Nominated MPs: A flashback of Tan Tai Yong

Nominated MPs: A flashback of Tan Tai Yong
Professor Tan Tai Yong, Vice-Provost (Student Life), NUS and director of the Institute of South Asian Studies (ISAS)

Prof Tan co-authored a book on Singapore history together with Mr Kwa Chong Guan and Professor Derek Heng. In this article, Prof Heng shares his perspective on the book.

Singapore's mainstream history until recently has been confined largely to a story that commenced in 1819 with the arrival of British colonialism and therefore the modern era, with the implication being that there was only a mere sleepy fishing village before that.

Research over the last two decades has, however, uncovered significant material - both textual and archaeological - that sheds substantial light on Singapore's port-cities between the late 13th and 17th centuries, and the international history of Singapore's waterways between the 16th and early 19th centuries.

These developments have enabled historians of Singapore to reconstruct aspects of Singapore's pre-modern history.

The key findings are summarised in a book, Singapore: A 700-year History - From Early Emporium To World City, written by historians Kwa Chong Guan and Tan Tai Yong of the National University of Singapore, and myself, published by the National Archives of Singapore (available in bookstores at the end of next month).

This narrates Singapore's history over the longue duree, giving a continuous account from the late 13th century.

Yet, the question remains to be asked: Does Singapore have a 700-year history? And more importantly, why should Singaporeans in the 21st century be concerned about events that occurred more than half a millennium ago? How can the pre-modern past be relevant to our present-day experiences?

Singapore: A 700-Year History puts forth the central argument that the Singapore of today is very much the same as it has been throughout its documentable history: a port-city par excellence.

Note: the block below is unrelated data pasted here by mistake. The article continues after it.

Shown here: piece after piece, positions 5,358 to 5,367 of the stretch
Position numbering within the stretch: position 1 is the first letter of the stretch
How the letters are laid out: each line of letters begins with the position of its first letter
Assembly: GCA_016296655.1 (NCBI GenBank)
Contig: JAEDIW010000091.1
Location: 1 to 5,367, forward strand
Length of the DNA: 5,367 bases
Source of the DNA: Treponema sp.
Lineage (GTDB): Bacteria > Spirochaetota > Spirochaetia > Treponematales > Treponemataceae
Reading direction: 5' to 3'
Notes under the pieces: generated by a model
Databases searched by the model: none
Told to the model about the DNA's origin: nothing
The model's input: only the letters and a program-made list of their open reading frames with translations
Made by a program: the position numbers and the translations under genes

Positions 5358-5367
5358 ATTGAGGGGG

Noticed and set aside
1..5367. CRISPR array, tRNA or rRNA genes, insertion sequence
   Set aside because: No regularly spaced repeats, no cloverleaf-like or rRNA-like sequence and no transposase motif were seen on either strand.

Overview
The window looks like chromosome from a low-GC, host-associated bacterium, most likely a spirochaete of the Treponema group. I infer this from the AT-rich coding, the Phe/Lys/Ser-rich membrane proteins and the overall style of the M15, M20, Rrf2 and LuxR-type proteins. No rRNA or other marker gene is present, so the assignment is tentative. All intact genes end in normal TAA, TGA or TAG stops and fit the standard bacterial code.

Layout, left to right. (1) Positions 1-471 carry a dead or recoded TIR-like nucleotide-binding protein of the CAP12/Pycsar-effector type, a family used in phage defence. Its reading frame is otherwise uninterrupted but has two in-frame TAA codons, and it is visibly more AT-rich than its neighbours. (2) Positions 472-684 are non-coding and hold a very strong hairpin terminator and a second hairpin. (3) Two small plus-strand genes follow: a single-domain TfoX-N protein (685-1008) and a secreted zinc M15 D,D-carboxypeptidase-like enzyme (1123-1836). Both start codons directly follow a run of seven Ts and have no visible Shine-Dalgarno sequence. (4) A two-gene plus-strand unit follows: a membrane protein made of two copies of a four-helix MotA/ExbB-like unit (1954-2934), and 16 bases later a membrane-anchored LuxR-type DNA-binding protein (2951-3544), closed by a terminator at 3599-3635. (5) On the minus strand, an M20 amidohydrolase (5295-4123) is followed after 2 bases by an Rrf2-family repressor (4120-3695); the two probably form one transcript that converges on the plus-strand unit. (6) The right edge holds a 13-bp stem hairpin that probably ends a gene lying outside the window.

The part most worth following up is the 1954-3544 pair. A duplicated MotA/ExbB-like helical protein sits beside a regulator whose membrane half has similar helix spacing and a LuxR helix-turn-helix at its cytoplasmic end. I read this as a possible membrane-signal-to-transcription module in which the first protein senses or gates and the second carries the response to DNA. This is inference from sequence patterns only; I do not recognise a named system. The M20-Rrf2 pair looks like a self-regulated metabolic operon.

If one were to put aside the apparent differences in ethnic composition, ancestry, and contextual issues such as technology, a longer chronological perspective can accord us a better understanding of the present social, economic and cultural state of affairs in Singapore.

Take demographics.

Presently, approximately one-quarter of the population comprises foreigners.

Why is there such a large contingent of foreigners? How unique is this in Singapore history? How should citizens view the presence of so large a group of foreigners in their midst?

One common way of framing this issue has been to argue that our forebears were immigrants who came during the British colonial era, and so we should continue to be accepting of new citizens and foreigners in our midst.

Yet this may dilute the notion of exclusivity of a nation- state, particularly since most Singaporeans have been domiciled in Singapore for many generations.

Extending our perspective into the pre-modern past opens up new dimensions.

What we then see is the recurring theme of manpower challenges that societies in our immediate region have faced over the centuries, borne out of the absence of a large indigenous population, creating the need to co-opt foreigners of exceptional ability to contribute to the well-being of society.

This has been a constant imperative for Singapore's successive societies over the centuries.

Indeed, Asian port-cities, whether pre-modern, colonial or present-day, have had populations that are multiethnic, highly mobile and constantly renewed by inward migration.

Today's practice of including foreigners, particularly those of exceptional talent, as a critical part of Singapore's population is part of a longer history of such practices by port-cities in the region.

Indeed, understanding Singapore's past from a 700-year perspective gives us a more nuanced understanding that our situation as a small country finding its way in a harsh asymmetrical world order is not just a post-1965 reality.

As a small port-city, Singapore's fortunes have waxed and waned with the vicissitudes of history - but it has so far been able to reinvent itself to stay relevant into the 21st century.

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